Health: Children of School Age
The HPV vaccine rate for girls in year 8 is 89.2% and 84% for their second dose in year 9. The target is 90% and above, both nationally and regionally this is not being achieved (2017/18).
75.4% of children in Richmond have taken part in sport or physical activity at a vigorous intensity for three or more days a week, which is above the England average of 70.9%. However, improvements are needed as only 17.7% of children are meeting the recommendation to spend 60 minutes a day being active (2017/18).
In 2017/18, 16.1% of children in reception were overweight or obese which is significantly better than both national (22.3%) and London proportions (21.8%). As children grow up, this figure increases and by year six, 23.2% of children were overweight or obese. These figures have a stable trendline and also remain below national (34.3%) and London (37.7%) averages.
Survey data for 15-year olds showed that young people in Richmond are more than twice as likely to smoke than their peers across London (WAY survey 2014/15)
The three-year average rate of alcohol specific admissions for children under 18 years old has increased slightly from 22.6 per 100,000 (2014/15- 2016/17) to 31.3 (2015/16-2017/18). On average 14 children a year are admitted to hospital for an alcohol specific condition in Richmond. In London and England there has been a reduction in admissions. The longer-term trend since 2006/07 – 08/09 shows that the numbers and rates of alcohol admissions has decreased slightly, though the wide confidence intervals make it difficult to comment on the data trend with any certainty.
For 2018/19 there were 144 new referrals into the Young Persons Substance Misuse Service, a reduction from 226 in 2017/18. The top three referral routes were via children’s services, followed by A&E and education providers. Primary substance use reported during 2018/19 were linked to cannabis 33% followed by alcohol 12%, others such as Benzodiazepines and MDMA were less than 2%. The ages of those referred to the service were mainly 15 to 16 (40%), followed by those who were 17 to 18 (27%) and 13 to 14 (21%). In terms of gender, 40% were female and 60% male while regards to ethnicity 37% were White, 6% Mixed, 3% Black, and 1% for Asian and Other (51% did not state their ethnicity).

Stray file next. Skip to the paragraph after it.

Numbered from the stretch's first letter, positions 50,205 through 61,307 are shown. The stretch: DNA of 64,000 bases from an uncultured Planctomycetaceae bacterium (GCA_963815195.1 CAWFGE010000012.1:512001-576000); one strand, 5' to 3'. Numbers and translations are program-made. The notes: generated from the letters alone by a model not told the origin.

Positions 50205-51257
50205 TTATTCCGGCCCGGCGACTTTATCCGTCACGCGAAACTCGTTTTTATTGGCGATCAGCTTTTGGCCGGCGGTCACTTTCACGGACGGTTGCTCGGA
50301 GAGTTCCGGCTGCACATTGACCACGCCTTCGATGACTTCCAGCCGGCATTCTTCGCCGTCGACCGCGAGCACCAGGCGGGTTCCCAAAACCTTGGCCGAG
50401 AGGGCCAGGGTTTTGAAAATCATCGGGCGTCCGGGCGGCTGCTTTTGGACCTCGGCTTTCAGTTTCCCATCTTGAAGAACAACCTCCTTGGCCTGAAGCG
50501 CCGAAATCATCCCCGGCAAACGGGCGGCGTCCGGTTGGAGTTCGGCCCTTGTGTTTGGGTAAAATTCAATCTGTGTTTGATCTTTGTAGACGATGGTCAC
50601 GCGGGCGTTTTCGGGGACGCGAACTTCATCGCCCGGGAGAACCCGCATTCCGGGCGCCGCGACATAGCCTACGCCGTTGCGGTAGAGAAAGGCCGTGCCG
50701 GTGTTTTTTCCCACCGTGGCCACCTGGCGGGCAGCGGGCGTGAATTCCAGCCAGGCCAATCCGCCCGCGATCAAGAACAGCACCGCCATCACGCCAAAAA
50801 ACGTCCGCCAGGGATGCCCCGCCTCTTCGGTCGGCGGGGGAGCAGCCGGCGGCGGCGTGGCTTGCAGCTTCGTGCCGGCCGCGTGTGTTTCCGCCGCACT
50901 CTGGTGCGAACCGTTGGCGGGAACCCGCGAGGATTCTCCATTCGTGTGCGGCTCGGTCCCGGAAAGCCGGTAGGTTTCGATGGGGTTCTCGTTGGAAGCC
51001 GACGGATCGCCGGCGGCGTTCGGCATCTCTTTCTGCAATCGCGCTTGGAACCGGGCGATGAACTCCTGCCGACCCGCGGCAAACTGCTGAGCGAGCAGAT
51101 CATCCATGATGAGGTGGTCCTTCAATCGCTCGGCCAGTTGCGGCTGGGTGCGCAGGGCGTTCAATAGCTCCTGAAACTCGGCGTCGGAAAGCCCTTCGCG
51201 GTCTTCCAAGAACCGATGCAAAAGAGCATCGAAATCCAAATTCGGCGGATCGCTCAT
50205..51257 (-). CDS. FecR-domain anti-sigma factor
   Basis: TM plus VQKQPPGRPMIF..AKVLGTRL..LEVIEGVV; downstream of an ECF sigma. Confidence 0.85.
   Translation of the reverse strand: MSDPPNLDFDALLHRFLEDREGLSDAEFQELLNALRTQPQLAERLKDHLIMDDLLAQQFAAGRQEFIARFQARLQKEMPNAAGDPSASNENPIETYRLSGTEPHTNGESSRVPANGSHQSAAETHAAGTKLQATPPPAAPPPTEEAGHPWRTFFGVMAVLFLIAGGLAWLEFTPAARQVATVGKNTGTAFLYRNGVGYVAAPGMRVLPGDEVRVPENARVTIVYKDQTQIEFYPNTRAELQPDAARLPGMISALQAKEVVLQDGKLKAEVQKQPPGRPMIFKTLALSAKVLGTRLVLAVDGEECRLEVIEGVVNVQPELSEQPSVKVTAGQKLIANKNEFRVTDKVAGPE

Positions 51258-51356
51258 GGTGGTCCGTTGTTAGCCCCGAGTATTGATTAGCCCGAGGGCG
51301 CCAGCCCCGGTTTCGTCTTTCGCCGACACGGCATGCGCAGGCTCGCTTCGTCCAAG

In 2017/18 there were 16 children aged 10-14 and 48 aged 15-19 admitted to hospital as a result of self-harm. Over the last seven years the number of children admitted varies but has remained fairly stable. The 10-14-year-old self-harm hospital admissions rate is statistically similar to London, while the 15-19 admission rate (500) remains statistically higher than London, 3rd highest (341) overall, but lower than the national rate (648.6).
371 children aged 0-14 were admitted for unintentional and deliberate injuries in Richmond in 2017/18, a reduction from 403 in 2016/7. At a rate of 94.9 this is similar to the England rate of 96.4 but is higher than London average of 72.2.
|Risky behaviours: Smoking, alcohol use and substance misuse
|Work with young people to design and develop peer led services to reduce involvement in risk taking behaviours (Richmond Health and Care Plan monitored by the Health and Wellbeing board).)|
|Rate of children being admitted for unintentional and deliberate injuries is higher for children aged 0-14 higher than London.
|All Primary and Secondary schools should promote common safety messages and ensure early identification and referral of risk.|
|Obesity within children rises between reception and the end of year 6.
|Roll-out the Family Start programme to support children who are identified through the national child measurement programme
Promote and support an increased roll out of the Daily Mile (getting all children to run for 15 minutes a day in school)
Develop a Healthy Catering Commitment Plan to ensure that healthy food is served or sold in all to the borough’s schools.
Enhance parent programmes that promote healthy eating and active play for 0 to 5-year olds in children’s centres (Richmond Health and Care Plan monitored by the Health and Wellbeing board).
Councils to consider minimising the number of fast food outlets near schools
There is an estimated 2,008 children and young people in Richmond with a mental health disorder.
|Mental health of children and young people, prevalence estimates, Richmond|
|% of population aged 5-16||Estimated total|
|Estimated prevalence of mental health disorders in children and young people||7.0%||2,008|
|Estimated prevalence of emotional disorders||2.8%||797|
|Estimated prevalence of conduct disorders||4.0%||1,136|
|Estimated prevalence of hyperkinetic disorders||1.1%||305|
Support for children with mental health concerns is offered through a tiered service. Tier 1 includes prevention via schools and GPs, Tier 2 includes counselling through early help services and community organisations, Tier 3 includes specialist children and adolescent mental health services (CAMHs) and Tier 4 includes specialised day and inpatient units.